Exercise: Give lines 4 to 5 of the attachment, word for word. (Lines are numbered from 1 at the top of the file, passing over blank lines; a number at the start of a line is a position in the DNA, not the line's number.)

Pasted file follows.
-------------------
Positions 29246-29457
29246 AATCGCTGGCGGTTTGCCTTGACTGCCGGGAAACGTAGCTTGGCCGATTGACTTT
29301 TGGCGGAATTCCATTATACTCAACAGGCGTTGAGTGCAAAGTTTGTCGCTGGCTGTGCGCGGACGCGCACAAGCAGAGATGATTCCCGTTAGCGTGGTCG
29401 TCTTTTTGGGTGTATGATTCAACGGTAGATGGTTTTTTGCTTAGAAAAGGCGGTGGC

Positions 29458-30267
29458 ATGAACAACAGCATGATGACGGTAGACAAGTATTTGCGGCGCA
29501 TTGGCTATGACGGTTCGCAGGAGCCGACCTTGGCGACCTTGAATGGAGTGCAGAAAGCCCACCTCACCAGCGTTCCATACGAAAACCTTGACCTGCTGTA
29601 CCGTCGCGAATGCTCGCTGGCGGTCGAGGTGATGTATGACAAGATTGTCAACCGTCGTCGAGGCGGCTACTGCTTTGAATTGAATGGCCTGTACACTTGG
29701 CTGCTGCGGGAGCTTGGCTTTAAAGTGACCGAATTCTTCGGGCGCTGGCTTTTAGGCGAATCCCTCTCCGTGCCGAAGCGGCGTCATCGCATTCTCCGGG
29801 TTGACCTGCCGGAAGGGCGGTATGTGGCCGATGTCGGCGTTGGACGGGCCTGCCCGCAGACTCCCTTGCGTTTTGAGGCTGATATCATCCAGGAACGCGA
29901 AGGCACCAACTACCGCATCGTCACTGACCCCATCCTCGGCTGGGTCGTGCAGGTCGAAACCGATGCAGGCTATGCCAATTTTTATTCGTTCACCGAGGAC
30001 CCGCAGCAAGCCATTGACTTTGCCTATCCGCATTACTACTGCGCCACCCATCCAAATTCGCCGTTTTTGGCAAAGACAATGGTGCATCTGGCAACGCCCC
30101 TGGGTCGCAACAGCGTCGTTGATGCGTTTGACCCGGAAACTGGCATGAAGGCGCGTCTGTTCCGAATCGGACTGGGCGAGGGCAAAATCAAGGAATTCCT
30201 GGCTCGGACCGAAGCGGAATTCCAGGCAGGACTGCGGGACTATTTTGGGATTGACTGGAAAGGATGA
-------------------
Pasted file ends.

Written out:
29401 TCTTTTTGGGTGTATGATTCAACGGTAGATGGTTTTTTGCTTAGAAAAGGCGGTGGC

Positions 29458-30267